Kaleem Hawa, Oluwaseyi Owaseye, Tara Kedia, and Ashton Barnett-Vanes comment on unequal access to global health career training opportunities and announce a fundraising campaign to help support internships at WHO Headquarters for young health professionals from low and middle income countries.
Global health is a field in which thousands of interns work every year. Some may undertake an internship as part of their academic programme, others as a work placement. Irrespective of an intern’s professional background, these placements afford candidates the opportunity to boost their skill sets, prepare or launch their global health careers, and develop academic or experiential global health knowledge that may be invested back into their local health systems.
Curiously, whilst equitable access to health care is a core value of global health and universal health care, equitable access to internships in this field has received far less scrutiny. A report by the UN’s Joint Inspection Unit in 2009 using 2007 data found that United Nations internships (including those offered by the World Health Organization) were inaccessible to many, with almost 60% of candidates from a high-income country. Surveys conducted in 2011 and 2013 at World Health Organization Headquarters (WHO-HQ) in Geneva, Switzerland support this finding, with only a quarter of WHO-HQ interns coming from low- or middle- income countries (LMICs). In many cases, this inaccessibility stems in part from the financial barriers and costs of living associated with an unpaid position in an expensive, global city like Geneva.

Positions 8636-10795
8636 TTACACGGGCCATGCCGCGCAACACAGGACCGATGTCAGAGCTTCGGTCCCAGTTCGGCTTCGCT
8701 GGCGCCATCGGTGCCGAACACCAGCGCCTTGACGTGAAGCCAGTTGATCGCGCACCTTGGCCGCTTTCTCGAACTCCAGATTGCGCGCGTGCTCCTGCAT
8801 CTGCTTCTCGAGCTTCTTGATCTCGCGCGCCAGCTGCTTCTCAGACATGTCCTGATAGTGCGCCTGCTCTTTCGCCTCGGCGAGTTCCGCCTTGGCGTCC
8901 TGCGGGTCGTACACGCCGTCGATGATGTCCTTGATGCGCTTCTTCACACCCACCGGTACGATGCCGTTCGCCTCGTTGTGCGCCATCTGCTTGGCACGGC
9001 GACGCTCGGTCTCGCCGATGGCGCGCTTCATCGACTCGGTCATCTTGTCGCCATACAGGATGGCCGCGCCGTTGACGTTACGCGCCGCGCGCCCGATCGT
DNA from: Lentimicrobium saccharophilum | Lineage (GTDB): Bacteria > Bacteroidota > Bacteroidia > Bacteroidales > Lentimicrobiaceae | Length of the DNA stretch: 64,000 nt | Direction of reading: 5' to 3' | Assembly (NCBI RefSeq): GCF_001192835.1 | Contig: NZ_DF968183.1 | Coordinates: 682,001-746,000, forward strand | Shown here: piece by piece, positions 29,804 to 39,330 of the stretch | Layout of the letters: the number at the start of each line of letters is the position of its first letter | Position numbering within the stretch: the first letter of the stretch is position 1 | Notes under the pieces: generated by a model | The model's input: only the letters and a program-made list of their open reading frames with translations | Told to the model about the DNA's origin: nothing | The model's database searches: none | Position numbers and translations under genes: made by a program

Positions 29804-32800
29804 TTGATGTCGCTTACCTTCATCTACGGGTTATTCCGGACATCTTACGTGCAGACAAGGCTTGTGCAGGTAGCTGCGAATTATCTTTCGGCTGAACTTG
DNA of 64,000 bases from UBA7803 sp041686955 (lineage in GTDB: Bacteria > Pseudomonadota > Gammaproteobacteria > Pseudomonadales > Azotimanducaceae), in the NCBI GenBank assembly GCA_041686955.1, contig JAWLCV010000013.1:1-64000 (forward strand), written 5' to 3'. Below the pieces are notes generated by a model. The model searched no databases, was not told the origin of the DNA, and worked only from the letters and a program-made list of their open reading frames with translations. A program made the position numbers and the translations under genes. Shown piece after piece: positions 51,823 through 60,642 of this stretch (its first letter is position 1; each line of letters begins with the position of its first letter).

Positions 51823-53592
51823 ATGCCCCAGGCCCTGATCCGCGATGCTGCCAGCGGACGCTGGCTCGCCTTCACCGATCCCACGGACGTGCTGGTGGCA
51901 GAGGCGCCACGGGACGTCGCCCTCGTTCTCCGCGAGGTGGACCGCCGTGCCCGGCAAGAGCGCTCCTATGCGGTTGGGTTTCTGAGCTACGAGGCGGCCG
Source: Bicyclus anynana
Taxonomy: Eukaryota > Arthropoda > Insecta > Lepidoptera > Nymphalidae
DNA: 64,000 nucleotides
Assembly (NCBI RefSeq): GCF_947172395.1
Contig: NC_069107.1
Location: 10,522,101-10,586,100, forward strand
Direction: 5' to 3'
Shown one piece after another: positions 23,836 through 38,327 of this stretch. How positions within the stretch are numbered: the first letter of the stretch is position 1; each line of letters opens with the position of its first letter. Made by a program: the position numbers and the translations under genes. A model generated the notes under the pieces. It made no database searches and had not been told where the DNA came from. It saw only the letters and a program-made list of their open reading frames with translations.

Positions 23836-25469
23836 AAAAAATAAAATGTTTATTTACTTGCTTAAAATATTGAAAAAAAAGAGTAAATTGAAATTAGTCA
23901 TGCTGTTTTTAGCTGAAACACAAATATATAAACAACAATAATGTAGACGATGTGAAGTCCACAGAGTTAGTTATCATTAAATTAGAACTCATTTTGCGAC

Young health professionals from high disease-burden regions have fewer international training opportunities than their peers from lower-burden regions (Figure 1). In the South-East Asia (SEARO) and Africa (AFRO) regions, 81% of countries are defined as low- or lower-middle income. The unpaid status of these internship programs likely restrain such candidates from applying without self-funding or financial support. Perniciously, these countries have the highest health burdens (Figure 1).